Covid-19 WA: significant weaknesses discovered in the contact tracing system


Highly sensitive information collected for Covid-19 contact tracing has been put at risk due to a weak system, a scathing report has revealed.

Western Australia’s Covid-19 contact tracing system is plagued with “significant weaknesses” that put people’s highly sensitive personal and medical information at risk, according to a damning report.

As of March 2022, WA Health’s Covid-19 Unified Public Health System (PHOCUS) had information on 128,600 Covid-positive individuals, 41,400 close and casual contacts and 50,400 travellers.

Although no data leaks were found, there was no way to detect “inappropriate modifications or eavesdropping”.

“I expected to find robust access controls for such sensitive medical and personal information, but we found a number of significant weaknesses,” Auditor General Caroline Spencer said in her report tabled in Parliament.

“WA Health provided an external vendor with unnecessary access to the system, and it failed to adequately record and monitor who accessed the information for inappropriate changes or eavesdropping.”

Similar concerns were raised in the SafeWA 2021 audit report.

Ms Spencer said WA Health had given the community little notice of the types of personal information collected by PHOCUS and that the information was stored indefinitely.

“This lack of transparency can have unintended consequences, including an erosion of trust in government institutions,” she said.


  • WA Health uses personal information from a variety of sources but has not clearly communicated it to the community;
  • WA Health needs to improve controls to protect information in PHOCUS;
  • A third-party provider has ongoing access to the information;
  • Data encryption and masking not used;
  • Access to information is not properly logged;
  • Two system administrator accounts, belonging to a former third-party vendor, were granted access more than 12 months later;
  • Malicious files could be downloaded;
  • Security requirements are absent from third-party vendors; and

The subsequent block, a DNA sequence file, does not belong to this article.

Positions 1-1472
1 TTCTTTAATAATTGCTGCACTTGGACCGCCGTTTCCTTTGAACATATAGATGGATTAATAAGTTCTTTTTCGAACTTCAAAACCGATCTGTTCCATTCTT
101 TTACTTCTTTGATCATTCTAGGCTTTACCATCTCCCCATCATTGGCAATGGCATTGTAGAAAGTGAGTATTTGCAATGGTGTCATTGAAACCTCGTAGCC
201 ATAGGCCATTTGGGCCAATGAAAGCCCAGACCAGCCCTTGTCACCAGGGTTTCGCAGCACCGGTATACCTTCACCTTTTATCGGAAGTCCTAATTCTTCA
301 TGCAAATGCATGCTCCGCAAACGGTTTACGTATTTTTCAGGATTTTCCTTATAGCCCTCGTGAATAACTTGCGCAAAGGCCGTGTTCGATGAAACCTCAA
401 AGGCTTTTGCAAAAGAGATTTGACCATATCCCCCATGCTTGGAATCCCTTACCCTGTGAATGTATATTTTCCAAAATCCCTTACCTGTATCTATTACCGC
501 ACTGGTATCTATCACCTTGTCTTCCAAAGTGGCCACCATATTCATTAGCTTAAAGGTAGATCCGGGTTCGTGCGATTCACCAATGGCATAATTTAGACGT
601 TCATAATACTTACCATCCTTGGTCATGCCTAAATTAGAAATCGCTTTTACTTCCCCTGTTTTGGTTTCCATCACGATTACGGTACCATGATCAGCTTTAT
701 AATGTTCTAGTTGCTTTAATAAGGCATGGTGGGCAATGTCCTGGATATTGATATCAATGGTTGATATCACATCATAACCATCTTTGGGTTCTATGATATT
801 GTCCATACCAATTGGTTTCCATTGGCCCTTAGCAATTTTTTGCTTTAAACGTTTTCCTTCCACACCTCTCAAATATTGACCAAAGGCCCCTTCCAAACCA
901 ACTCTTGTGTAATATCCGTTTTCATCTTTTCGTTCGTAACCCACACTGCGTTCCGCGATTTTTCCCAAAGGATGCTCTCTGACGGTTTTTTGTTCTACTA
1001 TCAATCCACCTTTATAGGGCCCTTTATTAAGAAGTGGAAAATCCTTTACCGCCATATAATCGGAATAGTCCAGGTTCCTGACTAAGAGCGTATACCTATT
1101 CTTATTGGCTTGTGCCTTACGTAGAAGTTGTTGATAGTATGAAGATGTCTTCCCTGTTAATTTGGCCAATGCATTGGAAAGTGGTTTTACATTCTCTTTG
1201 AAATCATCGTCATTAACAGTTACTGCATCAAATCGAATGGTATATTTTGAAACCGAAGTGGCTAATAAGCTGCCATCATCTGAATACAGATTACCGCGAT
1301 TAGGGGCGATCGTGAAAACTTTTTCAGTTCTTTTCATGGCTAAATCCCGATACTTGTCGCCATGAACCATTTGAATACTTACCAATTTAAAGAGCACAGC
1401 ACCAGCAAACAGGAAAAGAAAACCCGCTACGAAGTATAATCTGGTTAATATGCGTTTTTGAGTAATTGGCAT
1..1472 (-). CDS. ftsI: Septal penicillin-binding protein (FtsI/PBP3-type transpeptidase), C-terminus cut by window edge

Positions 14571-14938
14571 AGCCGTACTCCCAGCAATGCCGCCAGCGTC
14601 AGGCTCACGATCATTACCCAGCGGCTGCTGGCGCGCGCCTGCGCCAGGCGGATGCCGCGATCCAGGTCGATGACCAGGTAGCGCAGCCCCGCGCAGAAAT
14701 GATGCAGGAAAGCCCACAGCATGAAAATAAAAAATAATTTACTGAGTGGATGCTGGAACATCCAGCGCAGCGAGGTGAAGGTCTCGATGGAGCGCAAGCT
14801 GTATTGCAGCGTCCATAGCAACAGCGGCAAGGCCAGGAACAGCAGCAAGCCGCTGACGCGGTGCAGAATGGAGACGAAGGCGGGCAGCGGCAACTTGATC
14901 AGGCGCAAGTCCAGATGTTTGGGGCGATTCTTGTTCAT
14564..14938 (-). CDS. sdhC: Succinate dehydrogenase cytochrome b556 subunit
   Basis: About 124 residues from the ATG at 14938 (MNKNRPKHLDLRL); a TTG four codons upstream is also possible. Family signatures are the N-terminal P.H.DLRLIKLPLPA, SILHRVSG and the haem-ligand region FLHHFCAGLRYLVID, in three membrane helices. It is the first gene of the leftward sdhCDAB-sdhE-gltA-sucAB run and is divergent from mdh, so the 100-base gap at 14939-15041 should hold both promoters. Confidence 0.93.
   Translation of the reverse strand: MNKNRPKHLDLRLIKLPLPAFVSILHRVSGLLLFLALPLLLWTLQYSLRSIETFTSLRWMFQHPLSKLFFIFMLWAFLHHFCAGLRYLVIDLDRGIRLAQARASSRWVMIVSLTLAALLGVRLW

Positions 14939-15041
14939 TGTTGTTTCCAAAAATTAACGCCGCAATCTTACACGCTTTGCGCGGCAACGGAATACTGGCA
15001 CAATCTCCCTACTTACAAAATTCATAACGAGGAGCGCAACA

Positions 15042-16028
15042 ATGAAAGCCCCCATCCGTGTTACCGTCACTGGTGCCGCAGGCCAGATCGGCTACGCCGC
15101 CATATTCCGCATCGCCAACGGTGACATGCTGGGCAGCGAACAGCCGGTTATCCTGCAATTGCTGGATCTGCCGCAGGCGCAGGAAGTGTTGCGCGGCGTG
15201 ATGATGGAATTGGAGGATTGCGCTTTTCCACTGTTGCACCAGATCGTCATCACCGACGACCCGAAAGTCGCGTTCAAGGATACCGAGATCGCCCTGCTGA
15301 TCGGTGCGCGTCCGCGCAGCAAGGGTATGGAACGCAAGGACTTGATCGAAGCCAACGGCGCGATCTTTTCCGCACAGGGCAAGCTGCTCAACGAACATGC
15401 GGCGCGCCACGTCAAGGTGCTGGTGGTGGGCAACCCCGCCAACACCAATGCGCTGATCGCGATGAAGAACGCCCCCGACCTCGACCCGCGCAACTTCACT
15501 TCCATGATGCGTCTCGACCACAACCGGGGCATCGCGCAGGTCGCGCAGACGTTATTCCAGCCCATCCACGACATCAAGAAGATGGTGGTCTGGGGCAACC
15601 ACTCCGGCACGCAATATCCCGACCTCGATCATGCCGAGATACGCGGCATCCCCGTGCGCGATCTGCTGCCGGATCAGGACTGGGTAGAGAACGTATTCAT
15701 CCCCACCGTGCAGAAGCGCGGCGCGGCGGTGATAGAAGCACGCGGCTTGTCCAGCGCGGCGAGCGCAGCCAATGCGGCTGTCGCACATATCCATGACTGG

• There is a risk of inaccurate data due to poor management.

WA Health responded to many audit findings and accepted all recommendations.


  • Improve transparency around the sources from which they collect personal information and how it is used;
  • Protect information in PHOCUS by restricting access to medical records, data encryption and masking, effective user access controls, logging and monitoring of view and edit access, and limiting file downloads to only approved types;
  • Improve data quality processes; and
  • Manage risks in supplier contracts.

In a statement, the general manager of health support services, Robert Toms, said the contact tracing system was complex.

“I can assure the WA community that the confidentiality of personal information is our priority and that no personal data has been leaked,” he said.

“Since April 2020, when the system was first launched, it has remained secure and has multiple layers of defense to achieve the highest levels of security.

“Any worker with access to the system must be authorized to do so.”

Chief Health Officer Andy Robertson said the system had been an essential tool for the state, especially at the height of the pandemic.

“Across the country, WA was an early adopter of this technology, which has been key to our response to the pandemic, and a number of other jurisdictions have followed suit,” Dr Robertson said.

“Since its introduction in April 2020 until early May 2022, over 470,000 cases of Covid-19 have been managed through the contact tracing system.

“WA Health has used the system effectively to manage multiple outbreaks through 2020 and 2021, which has allowed WA to avoid community transmission of the most severe variants of Covid-19 such as Delta.”

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